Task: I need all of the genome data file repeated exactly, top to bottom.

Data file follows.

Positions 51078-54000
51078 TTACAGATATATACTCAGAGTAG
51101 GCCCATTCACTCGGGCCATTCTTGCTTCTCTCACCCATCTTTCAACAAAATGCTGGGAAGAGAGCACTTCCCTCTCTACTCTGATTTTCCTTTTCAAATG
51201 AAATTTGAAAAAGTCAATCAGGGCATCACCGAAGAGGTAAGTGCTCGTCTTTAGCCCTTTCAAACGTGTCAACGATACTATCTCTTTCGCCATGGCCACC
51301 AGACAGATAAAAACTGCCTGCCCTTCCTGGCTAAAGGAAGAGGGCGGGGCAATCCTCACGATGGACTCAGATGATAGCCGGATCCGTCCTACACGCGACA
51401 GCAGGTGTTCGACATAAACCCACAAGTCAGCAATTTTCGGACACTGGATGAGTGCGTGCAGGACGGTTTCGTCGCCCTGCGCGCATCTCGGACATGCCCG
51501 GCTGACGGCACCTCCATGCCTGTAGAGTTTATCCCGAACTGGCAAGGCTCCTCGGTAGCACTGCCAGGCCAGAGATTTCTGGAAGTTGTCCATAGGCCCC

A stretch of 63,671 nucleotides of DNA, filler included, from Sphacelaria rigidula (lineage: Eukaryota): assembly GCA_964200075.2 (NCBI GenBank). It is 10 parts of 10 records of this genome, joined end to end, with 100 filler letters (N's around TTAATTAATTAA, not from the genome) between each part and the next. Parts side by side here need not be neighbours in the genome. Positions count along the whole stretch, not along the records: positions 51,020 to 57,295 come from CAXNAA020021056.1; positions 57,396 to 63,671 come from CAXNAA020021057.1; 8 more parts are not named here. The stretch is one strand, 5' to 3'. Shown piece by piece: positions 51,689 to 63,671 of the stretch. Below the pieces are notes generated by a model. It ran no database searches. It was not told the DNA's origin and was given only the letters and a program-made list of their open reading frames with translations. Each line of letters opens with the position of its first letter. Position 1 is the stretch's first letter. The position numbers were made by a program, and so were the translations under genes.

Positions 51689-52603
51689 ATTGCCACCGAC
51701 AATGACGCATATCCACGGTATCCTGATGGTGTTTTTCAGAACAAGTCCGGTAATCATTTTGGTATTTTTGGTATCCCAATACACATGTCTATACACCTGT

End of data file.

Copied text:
Positions 51078-54000
51078 TTACAGATATATACTCAGAGTAG
51101 GCCCATTCACTCGGGCCATTCTTGCTTCTCTCACCCATCTTTCAACAAAATGCTGGGAAGAGAGCACTTCCCTCTCTACTCTGATTTTCCTTTTCAAATG
51201 AAATTTGAAAAAGTCAATCAGGGCATCACCGAAGAGGTAAGTGCTCGTCTTTAGCCCTTTCAAACGTGTCAACGATACTATCTCTTTCGCCATGGCCACC
51301 AGACAGATAAAAACTGCCTGCCCTTCCTGGCTAAAGGAAGAGGGCGGGGCAATCCTCACGATGGACTCAGATGATAGCCGGATCCGTCCTACACGCGACA
51401 GCAGGTGTTCGACATAAACCCACAAGTCAGCAATTTTCGGACACTGGATGAGTGCGTGCAGGACGGTTTCGTCGCCCTGCGCGCATCTCGGACATGCCCG
51501 GCTGACGGCACCTCCATGCCTGTAGAGTTTATCCCGAACTGGCAAGGCTCCTCGGTAGCACTGCCAGGCCAGAGATTTCTGGAAGTTGTCCATAGGCCCC

A stretch of 63,671 nucleotides of DNA, filler included, from Sphacelaria rigidula (lineage: Eukaryota): assembly GCA_964200075.2 (NCBI GenBank). It is 10 parts of 10 records of this genome, joined end to end, with 100 filler letters (N's around TTAATTAATTAA, not from the genome) between each part and the next. Parts side by side here need not be neighbours in the genome. Positions count along the whole stretch, not along the records: positions 51,020 to 57,295 come from CAXNAA020021056.1; positions 57,396 to 63,671 come from CAXNAA020021057.1; 8 more parts are not named here. The stretch is one strand, 5' to 3'. Shown piece by piece: positions 51,689 to 63,671 of the stretch. Below the pieces are notes generated by a model. It ran no database searches. It was not told the DNA's origin and was given only the letters and a program-made list of their open reading frames with translations. Each line of letters opens with the position of its first letter. Position 1 is the stretch's first letter. The position numbers were made by a program, and so were the translations under genes.

Positions 51689-52603
51689 ATTGCCACCGAC
51701 AATGACGCATATCCACGGTATCCTGATGGTGTTTTTCAGAACAAGTCCGGTAATCATTTTGGTATTTTTGGTATCCCAATACACATGTCTATACACCTGT